If Trump Kills NAFTA, 'Modern Mexico' May End Up Dead Too

For the ordinary Mexican, the free-trade agreement has been a chance to build a modern country based on the rule of law, and, above all, a ticket to economic development. Without it, Mexico could quickly slide backward.

Andrés Manuel López Obrador at the presentation of his book ''Oye, Trump''
Mexico City green and red
Luis Rubio


MEXICO CITY — The shakiest tremor U.S. President Donald J. Trump may have triggered in Mexico is not his insults or attacks. Instead, it's a renewed debate about Mexico's development. For the second time in four decades, the way Mexico's economy, indeed the country, is run has become a subject of debate. This time, however, the criticism has not come from within: it's come from the United States.

The NAFTA free-trade agreement was the culmination of changes that began with a debate in our government in the second half of the 1960s. The country had to decide whether to open the economy or keep it protected, move closer to the U.S. or keep its distance, give precedence to consumers over producers, whether to have more or less government intervention in personal and business decisions. It was, broadly, a debate on what Mexicans should do to advance the country's development. In the 1970s, Mexico expanded government, increased spending and protected the economy, decisions that produced financial crises in 1976 and 1982. We stretched the chord as much as we could, until reality snapped it.

In a setting of hyperinflation in the mid-1980s, authorities stabilized the economy and started a sinuous process of economic liberalization. Hundreds of firms were privatized, public spending was rationalized, foreign debt was renegotiated and the country opened up to imports. The hope was that a change of strategy would generate enough investment to boost growth, and increase jobs and revenue. Although the changes were radical, they failed to bring about enough of the promised investment.

NAFTA has become our doorway to the modern world

It was NAFTA that boosted the economy. It sparked a revolution in industry and exports. In spite of the many, and in some cases absolutely legitimate, criticisms of the free-trade deal, the country became an exporting powerhouse that no longer faced a balance of payment problem that had prompted crises in earlier decades. But NAFTA was much more than a trade and investment agreement — it was a window of hope and opportunity.

For the ordinary Mexican, it meant the possibility of building a modern country, a society based on the rule of law, and, above all, a ticket to development. This may explain the mix of attitudes in Mexico toward Trump today: personal contempt for him on the one hand without vulgar anti-American feelings spreading through the population; and on the other, terrible anxiety at this dream of development being shot down. The Mexican economy, which could not attain high growth rates or a significant rise in per capita GDP in all these years, exacerbated these feelings.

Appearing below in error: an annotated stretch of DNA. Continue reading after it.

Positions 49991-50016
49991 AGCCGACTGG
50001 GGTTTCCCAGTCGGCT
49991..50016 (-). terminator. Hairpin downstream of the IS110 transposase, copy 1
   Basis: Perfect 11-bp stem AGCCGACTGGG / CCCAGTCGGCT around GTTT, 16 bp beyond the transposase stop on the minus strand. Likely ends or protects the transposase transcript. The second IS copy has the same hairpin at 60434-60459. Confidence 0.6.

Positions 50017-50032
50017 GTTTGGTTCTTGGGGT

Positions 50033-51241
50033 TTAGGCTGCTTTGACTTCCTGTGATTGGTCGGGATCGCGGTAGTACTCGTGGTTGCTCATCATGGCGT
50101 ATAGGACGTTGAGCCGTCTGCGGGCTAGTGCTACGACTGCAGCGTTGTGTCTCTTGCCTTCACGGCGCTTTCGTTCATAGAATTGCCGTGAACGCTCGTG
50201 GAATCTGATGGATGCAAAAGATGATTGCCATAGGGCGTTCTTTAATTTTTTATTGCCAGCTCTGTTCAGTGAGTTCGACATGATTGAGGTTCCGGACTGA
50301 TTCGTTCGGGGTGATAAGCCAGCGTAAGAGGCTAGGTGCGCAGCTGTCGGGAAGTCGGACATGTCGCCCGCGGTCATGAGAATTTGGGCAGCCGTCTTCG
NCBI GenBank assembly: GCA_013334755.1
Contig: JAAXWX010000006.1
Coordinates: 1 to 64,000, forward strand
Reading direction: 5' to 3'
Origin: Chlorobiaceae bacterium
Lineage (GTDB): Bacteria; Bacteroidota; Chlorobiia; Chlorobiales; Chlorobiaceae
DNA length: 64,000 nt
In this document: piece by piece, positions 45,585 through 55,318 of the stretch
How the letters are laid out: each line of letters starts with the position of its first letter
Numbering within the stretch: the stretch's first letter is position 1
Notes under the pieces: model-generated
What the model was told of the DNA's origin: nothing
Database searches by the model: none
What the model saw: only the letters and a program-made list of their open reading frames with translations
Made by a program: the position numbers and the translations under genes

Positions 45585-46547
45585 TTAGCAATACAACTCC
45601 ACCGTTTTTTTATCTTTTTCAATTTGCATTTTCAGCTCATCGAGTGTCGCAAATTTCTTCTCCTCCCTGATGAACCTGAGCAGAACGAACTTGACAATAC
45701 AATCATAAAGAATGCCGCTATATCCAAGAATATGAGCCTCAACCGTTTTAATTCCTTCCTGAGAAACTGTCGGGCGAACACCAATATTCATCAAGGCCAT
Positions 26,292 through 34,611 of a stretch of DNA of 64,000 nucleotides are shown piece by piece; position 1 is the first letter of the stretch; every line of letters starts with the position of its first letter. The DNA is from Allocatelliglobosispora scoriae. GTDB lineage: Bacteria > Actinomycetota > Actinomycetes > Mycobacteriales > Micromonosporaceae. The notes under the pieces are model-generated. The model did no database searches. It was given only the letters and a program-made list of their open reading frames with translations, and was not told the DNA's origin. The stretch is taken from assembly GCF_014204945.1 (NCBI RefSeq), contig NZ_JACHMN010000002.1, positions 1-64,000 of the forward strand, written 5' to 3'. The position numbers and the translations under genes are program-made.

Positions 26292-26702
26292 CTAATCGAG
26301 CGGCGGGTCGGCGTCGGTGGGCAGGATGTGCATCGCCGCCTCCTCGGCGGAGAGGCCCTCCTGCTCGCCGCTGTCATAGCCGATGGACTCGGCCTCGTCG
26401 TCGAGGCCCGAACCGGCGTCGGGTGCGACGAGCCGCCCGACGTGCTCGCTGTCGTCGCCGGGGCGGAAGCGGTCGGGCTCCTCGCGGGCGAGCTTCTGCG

Keep in mind that NAFTA has more than amply attained the goals we set out for it. It has facilitated productive investment, generated a new industrial sector, boosted exports and given investors a degree of assurance on the "rules of the game." Indirectly, it has also created a feeling of clarity about the future, including for those not directly involved in NAFTA-related enterprises. In short, NAFTA has become our doorway to the modern world, and Trump's challenge is not just threatening investment but also a vision of the future most Mexicans share.

Looking down in the capital — Photo: Alejandro

NAFTA was a way to limit our rulers' powers of abuse by restricting changes to the governing laws and giving our development model credibility. It paved the way for political liberalization, which although half-hearted and uneven, has reduced the concentration of power and changed the relationship between ordinary Mexicans and their rulers. Paradoxically, NAFTA (and job opportunities in the U.S.) also allowed politicians to keep living in their little world of privilege without bothering to perform basic tasks such as creating a modern educational system and ensuring the safety of citizens.

For now, we don't know for sure what will happen to NAFTA. It has already taken a hard knock. Trump has not only exposed our characteristic political weaknesses but also destroyed the certainty that came with our "ticket to modernity."

Perceptions and hopes have now changed. Don't be surprised to hear people start speaking of closing ourselves off, retaliating against Americans, and restoring an "efficient" state, for want of a better word. The people saying this do not understand that NAFTA was much more than an economic instrument — it was our chance for a brighter future.